In his recent book, Mattias Desmet takes on a new totalitarianism not enforced by jackbooted thugs, but dull bureaucrats imposing consensus
Today’s refugees face a new pressure to narrativize and commodify their experience
The case of forced desegregation in Little Rock
How personal judgment—essential to a diverse democratic public sphere—gets subsumed by our clichéd attempts to join the crowd
In her new book, ‘The Lion’s Den,’ Susie Linfield examines the historical antecedents to the left’s Jewish problem
The latest entry in a Tablet feature analyzing the state of the American left, inspired by Paul Berman’s series of essays on the subject. Here, a ‘Dissent’ editor asks, ‘patriotism, what’s it good for?’
An excerpt from the forthcoming graphic novel ‘The Three Escapes of Hannah Arendt’ examines the early life of one of the 20th century’s most influential philosophers
Chris Weitz’s new ‘Operation Finale’ elegantly escapes turning into another dreary film that’s too embalmed in reverence to deal with real emotions
‘Rooted Cosmpolitans’ traces how the fight over human rights remains a struggle over Jewish identity and destiny
Why there should be a run on the philosopher’s books, on what would have been his 109th birthday today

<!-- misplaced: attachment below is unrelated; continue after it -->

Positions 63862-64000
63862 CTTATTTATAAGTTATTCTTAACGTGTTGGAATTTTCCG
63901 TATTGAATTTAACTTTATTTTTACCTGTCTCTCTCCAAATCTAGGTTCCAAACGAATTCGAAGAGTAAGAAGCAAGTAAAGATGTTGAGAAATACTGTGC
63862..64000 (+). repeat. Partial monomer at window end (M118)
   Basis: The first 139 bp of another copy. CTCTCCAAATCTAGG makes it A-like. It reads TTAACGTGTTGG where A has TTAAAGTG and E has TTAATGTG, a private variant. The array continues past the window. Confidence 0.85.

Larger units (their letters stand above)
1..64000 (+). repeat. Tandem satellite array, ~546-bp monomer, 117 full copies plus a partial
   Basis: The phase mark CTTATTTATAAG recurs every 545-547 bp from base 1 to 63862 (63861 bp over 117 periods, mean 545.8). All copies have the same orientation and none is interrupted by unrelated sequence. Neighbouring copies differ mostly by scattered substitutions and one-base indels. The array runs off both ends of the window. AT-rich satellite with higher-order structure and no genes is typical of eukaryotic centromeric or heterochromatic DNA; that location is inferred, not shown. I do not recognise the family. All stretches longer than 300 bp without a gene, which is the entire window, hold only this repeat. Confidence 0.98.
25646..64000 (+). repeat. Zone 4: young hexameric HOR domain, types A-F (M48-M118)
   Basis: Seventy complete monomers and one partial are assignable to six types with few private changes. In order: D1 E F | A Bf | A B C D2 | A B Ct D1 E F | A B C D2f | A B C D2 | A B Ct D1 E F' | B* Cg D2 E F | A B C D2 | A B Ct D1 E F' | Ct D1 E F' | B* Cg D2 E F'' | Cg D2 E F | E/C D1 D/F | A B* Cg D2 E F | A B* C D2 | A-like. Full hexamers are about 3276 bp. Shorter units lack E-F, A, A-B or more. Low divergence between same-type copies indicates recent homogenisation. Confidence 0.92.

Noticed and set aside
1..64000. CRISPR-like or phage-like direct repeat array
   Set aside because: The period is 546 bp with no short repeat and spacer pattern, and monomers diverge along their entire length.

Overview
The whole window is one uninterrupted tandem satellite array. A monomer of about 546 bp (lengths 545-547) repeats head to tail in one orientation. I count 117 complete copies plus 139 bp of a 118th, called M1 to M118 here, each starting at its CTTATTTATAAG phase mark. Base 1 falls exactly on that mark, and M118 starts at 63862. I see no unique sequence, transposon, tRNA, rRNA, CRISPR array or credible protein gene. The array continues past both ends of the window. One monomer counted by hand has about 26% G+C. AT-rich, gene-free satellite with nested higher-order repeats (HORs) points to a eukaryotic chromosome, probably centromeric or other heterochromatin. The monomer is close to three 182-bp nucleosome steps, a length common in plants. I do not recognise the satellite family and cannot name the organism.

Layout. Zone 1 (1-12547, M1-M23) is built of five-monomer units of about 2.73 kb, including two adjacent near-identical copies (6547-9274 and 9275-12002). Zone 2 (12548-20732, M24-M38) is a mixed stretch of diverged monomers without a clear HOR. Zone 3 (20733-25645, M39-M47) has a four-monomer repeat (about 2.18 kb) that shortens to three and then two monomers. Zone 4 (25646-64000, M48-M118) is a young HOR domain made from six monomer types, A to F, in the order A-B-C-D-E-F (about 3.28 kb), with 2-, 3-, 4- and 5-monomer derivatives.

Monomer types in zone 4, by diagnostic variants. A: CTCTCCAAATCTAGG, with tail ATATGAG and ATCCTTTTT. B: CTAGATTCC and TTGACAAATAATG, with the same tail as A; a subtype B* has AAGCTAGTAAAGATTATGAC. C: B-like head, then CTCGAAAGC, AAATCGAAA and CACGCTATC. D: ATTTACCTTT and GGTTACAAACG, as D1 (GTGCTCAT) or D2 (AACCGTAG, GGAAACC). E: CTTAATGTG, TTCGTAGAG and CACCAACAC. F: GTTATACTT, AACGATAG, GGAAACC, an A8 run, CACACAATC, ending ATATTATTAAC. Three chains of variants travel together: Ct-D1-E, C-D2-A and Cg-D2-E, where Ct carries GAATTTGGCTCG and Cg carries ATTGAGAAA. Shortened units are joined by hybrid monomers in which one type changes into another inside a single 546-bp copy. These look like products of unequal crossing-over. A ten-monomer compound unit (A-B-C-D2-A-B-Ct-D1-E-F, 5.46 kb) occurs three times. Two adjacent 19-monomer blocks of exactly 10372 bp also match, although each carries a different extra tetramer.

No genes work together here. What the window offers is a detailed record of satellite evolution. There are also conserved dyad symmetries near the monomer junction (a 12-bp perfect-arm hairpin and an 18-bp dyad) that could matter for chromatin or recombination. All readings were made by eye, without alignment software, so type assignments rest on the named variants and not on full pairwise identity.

How ‘Eichmann in Jerusalem’ led the thinkers into a principled disagreement over Zionism and universalism that ultimately broke their quarter-century bond
Rokhl’s Golden City: In the off-days of Sukkot: not going to shul, going out with observant friends to hear an all-female klezmer band, and visiting Eichmann at a museum
Do only psychopaths commit horrible mass crimes, or are we all more responsible than we are willing to admit? Two new histories of the Nazi war machine examine their leaders—and their soldiers.
What kind of Zionist was Gershom Scholem?
A conversation with the former dissident and public intellectual, about the ‘Polish mentality,’ anti-Semitism, and ‘wearing Jewish glasses’
Jürgen Habermas recalls philosophers and sociologists of Jewish background as returnees in the early Federal Republic Of Germany
Philosopher Bettina Stangneth’s brilliant, newly translated study of the origins of evil shows why radicals like ISIS act like Nazis
Here’s what you should read
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